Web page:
Title: An Accomplished Woman
Author: Jude Morgan
Genre: Fiction – Regency
Publication Date: 2007
Purchase Price: $24.95 (hardback)
Ten years after scandalizing local society by refusing to marry the eligible Lewis Durrant, Miss Lydia Templeton, bluestocking and incurably opinionated near-spinster, finds herself in Bath, England. It is her job to act as chaperone to her friend’s ward, a young girl who has managed to fall in love with two very different men.
As Lydia tries to guide her young friend wisely, she must walk the line between chaperone and friend, practical and romantic. But things begin to unravel when the girl can’t choose between her two lovers, and when Lydia gains some unwanted attention. And then Durrant appears in town, promising to find himself a wife.
All Lydia wants to do is return home, but it seems that the fates have something entirely different in mind.
Austen times ten
I received An Accomplished Woman as a Christmas present, but was a bit hesitant to start it, mainly because it’s really easy to screw up Regency novels, and I hate reading crappy imitations of Jane Austen novels. Fortunately, though, I enjoyed it.
This book is what I wish Persuasion had been. The characters felt real, and there wasn’t nearly as much introspective whiny stuff (not to say there wasn’t any).
An Accomplished Woman feels like a novel that was written by a Jane Austen who has no filter. Some of the racier things that Lydia and several others say were probably thought in Austen’s real time, and might have even been said aloud depending on who was listening, and it was nice to see those things in print.
Lydia is a great character. She is well read, opinionated, and is nearing the age of spinsterhood (thirty, egads!). She sees the constraints of her society on women and hates them. She’s sharp-tongued and hot-tempered, and I loved seeing her interactions with Lewis Durrant — their every conversation was like verbal swordplay, which I happen to find very sexy.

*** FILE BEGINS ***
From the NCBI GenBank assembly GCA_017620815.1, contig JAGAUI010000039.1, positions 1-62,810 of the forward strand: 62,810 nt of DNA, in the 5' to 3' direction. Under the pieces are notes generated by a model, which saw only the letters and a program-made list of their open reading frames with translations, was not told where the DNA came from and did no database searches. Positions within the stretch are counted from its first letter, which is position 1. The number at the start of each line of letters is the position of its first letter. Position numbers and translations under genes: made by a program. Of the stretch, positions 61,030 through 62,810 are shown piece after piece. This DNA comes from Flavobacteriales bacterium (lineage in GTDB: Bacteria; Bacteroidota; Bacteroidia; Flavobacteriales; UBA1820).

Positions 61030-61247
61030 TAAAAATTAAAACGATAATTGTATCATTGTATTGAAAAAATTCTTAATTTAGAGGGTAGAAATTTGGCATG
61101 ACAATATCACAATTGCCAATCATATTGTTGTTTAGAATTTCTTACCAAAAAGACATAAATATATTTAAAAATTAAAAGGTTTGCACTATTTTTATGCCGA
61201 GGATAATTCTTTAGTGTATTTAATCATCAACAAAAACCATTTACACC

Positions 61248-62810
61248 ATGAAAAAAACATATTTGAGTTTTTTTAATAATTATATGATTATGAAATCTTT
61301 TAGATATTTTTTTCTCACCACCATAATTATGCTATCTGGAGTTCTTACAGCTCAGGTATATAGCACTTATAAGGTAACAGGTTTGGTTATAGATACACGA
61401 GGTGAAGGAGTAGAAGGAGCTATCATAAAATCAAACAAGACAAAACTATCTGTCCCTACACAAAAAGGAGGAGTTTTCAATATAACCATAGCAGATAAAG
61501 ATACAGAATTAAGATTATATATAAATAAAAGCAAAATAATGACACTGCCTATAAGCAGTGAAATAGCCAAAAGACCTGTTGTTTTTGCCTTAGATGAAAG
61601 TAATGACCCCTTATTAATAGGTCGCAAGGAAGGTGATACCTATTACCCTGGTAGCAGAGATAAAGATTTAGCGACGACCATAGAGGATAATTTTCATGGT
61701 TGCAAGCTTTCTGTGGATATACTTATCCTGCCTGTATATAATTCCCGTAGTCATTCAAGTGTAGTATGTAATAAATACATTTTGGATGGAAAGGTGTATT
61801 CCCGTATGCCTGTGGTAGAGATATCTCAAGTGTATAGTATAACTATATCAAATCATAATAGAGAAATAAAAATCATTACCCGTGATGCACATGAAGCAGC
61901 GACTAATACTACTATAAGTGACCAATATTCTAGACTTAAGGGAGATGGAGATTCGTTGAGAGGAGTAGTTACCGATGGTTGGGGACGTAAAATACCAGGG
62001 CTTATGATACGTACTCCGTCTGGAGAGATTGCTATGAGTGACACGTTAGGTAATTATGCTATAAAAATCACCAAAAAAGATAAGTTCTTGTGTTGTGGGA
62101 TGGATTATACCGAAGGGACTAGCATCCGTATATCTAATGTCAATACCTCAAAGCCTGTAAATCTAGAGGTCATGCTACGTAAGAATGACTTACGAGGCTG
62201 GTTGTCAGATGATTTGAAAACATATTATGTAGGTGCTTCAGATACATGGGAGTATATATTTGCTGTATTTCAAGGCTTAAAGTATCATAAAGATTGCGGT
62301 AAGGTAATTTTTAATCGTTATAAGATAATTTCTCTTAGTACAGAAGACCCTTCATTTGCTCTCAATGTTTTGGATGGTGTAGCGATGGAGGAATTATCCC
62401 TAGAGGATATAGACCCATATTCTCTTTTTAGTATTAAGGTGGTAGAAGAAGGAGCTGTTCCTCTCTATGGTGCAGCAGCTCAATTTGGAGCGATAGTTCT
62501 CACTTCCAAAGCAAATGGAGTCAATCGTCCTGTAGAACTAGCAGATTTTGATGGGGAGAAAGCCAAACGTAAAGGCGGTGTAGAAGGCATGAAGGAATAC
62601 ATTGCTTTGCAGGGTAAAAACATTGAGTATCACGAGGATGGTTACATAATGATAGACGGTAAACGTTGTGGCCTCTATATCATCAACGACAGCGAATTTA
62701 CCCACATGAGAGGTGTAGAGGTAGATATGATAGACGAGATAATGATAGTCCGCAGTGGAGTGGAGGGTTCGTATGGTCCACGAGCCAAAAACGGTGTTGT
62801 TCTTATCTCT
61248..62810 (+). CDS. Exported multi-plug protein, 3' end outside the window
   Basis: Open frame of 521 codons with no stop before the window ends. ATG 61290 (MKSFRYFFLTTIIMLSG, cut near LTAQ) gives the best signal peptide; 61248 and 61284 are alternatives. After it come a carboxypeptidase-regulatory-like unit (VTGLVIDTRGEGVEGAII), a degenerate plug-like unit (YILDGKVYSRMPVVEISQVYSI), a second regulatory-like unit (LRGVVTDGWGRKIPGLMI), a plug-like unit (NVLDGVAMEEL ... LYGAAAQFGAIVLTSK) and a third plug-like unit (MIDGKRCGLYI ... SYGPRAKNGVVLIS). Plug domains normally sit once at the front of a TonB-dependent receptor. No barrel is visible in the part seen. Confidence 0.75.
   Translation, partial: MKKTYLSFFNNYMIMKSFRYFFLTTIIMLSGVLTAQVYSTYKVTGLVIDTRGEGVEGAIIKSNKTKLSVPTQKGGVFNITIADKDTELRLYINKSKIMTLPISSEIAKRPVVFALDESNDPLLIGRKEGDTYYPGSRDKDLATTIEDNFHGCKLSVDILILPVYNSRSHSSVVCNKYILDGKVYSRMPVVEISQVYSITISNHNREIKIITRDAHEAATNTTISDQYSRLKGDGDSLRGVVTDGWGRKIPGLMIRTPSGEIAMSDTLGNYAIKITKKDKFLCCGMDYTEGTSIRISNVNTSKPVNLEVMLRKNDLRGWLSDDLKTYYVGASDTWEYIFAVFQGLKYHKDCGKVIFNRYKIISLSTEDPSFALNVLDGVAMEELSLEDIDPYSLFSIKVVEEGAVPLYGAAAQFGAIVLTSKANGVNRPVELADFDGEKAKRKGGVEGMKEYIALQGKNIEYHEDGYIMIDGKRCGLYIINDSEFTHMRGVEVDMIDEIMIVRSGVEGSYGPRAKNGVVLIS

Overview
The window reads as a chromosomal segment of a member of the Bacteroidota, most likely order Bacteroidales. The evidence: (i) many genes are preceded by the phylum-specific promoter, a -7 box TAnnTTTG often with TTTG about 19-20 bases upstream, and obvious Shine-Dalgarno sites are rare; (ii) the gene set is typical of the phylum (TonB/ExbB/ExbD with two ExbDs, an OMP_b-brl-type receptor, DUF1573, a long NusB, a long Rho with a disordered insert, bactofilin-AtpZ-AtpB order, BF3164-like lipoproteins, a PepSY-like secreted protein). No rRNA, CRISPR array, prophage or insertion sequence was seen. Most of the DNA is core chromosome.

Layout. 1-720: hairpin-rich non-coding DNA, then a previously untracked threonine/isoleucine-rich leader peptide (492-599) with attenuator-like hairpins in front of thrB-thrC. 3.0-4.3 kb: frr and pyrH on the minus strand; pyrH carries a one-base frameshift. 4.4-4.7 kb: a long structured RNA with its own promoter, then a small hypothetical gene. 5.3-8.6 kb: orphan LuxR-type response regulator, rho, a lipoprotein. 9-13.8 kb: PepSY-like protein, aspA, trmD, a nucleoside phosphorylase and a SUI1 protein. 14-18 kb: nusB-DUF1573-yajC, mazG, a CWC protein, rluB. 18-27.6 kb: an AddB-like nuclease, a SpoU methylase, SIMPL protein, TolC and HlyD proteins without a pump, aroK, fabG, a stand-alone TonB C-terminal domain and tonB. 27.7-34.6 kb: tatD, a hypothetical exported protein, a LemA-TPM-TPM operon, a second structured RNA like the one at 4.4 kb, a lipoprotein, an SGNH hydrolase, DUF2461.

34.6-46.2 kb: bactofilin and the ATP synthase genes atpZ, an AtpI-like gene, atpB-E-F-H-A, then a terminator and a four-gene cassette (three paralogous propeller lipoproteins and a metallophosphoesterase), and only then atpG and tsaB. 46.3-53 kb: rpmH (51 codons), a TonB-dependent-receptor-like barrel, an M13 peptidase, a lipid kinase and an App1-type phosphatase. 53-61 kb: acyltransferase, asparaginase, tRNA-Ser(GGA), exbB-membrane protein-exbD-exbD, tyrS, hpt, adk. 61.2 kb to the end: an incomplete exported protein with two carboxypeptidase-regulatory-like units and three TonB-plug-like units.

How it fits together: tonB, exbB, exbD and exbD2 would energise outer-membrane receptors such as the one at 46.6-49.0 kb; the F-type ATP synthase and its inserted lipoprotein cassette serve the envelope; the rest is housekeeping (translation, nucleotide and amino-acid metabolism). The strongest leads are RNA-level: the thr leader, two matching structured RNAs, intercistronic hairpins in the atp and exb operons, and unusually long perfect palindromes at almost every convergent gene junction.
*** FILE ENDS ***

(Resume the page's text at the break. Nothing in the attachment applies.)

Short and sweet
I was a bit surprised to discover that Jude Morgan is in fact a nom de plume for author Tim Wilson. He doesn’t have a website, and online information about him is pretty scarce, but he’s a great author no matter what name he writes under.
If you’re at all into Regency novels, definitely check out An Accomplished Woman, or any other of Jude Morgan’s writings. I probably will too.
“ ‘Stupidity is not a necessary part of youth: though it does tend to thrive there, like a fungus in a cellar.’ “ (p. 86)
“ ‘But above all it was the sheer force of society — of what was expected of me. There is no greater tyranny, Miss Rae, than convention.’ “ (p. 131)
“ ‘And I really had no notion I was so formidable. I gave up wearing snakes in my hair and carrying a spear when the master of ceremonies pointed out that they were inappropriate for formal evenings, and I have got quite out of practice at curses and hexes. You must have formed your conclusion about me on quite other evidence.’ “ (p. 220-221)
What do you think about period novels? Does anyone else find the “Beatrice and Benedick” syndrome to be totally sexy?